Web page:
Regarding the Dec. 9 editorial “Gender parity task force“: On the basis of the results of similar initiatives to date, the prognosis for any meaningful results ever arising from the “task force” is dim at best. Why has Japan waited so long to even acknowledge the obvious gender disparity blatant in every aspect of society? And why do embarrassment and the economic well-being of the country have to be the main stimuli for beginning to think about it?

The Tokugawa feudal system ended hundreds of years ago, but the enlightened Meiji Era merely extended the confinement of Japanese women to the equivalent of the Gender Dark Ages.

Will those business and social leaders in the task force have the clout to make a difference or the motives to do anything constructive? Aren’t these the same people who have built, and guarded with their lives, the same bulletproof glass ceiling that has long kept Japanese women below them in the workforce?

The principles of the task force should be rethought. It is not because of an economic downturn that women should be given equal opportunities and rights in the labor market, but rather because of their entitlement to these rights as people. If these paramount objectives are not at the forefront of the task force’s raison d’etre, it will do nothing more than re-cement the status quo that makes Japan the gender-parity laughingstock of the world.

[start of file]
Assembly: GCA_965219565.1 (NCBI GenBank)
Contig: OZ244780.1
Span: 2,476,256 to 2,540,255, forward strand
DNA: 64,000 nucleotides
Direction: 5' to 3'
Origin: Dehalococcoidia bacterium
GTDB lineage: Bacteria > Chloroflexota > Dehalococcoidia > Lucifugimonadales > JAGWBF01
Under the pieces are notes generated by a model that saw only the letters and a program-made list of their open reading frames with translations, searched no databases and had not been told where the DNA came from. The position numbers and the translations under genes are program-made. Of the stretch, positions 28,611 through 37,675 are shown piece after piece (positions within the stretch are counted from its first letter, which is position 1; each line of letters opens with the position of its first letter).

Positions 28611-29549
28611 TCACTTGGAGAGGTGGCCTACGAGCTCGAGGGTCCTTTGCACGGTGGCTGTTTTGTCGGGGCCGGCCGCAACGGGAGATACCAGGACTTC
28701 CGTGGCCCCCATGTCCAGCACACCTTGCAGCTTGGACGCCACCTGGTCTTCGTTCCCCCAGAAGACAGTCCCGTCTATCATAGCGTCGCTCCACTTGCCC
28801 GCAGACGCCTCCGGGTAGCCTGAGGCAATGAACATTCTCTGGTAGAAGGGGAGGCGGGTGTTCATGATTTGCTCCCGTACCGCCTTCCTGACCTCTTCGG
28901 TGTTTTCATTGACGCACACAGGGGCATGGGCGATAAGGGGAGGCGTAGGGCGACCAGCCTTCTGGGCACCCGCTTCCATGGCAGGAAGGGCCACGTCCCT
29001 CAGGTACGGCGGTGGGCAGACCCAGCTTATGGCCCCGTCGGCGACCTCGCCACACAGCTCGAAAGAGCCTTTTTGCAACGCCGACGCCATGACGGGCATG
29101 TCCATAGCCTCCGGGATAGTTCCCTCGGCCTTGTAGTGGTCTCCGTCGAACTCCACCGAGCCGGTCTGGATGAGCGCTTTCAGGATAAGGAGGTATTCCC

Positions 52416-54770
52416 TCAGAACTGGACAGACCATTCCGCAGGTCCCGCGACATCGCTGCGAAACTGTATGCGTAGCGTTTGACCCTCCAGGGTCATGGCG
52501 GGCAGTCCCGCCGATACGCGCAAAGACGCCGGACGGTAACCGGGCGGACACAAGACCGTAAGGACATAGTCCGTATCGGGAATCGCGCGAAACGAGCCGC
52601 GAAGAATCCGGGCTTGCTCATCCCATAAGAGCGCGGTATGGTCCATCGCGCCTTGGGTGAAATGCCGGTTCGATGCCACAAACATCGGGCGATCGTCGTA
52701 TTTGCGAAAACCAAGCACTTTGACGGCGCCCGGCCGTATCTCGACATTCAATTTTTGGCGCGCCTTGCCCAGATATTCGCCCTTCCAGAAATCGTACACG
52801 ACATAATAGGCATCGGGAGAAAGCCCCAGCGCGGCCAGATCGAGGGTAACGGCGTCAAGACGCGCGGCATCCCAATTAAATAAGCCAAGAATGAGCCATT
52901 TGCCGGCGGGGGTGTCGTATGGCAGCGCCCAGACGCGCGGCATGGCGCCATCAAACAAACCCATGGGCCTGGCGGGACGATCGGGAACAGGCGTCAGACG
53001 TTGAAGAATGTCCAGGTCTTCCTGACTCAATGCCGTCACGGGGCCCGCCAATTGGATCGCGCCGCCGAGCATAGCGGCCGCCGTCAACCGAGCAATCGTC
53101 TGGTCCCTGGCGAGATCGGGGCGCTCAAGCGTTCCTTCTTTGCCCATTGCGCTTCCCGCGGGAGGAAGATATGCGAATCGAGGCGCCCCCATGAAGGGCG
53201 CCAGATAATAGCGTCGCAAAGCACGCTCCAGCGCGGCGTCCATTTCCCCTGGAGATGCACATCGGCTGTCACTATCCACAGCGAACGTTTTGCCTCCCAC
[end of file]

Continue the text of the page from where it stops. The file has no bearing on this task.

With a new election Sunday, most of the candidates male, and stronger candidates like former Tokyo Gov. Shintaro Ishihara, Liberal Democratic Party leader Shinzo Abe and Osaka Mayor Toru Hashimoto self-declared chauvinists, perhaps the task force won’t last long anyway. There’s also the meta-culture of an imperial system that … seems to disavow the existence of women as equals.

david wood
chikushino, fukuoka

The opinions expressed in this letter to the editor are the writer’s own and do not necessarily reflect the policies of The Japan Times.

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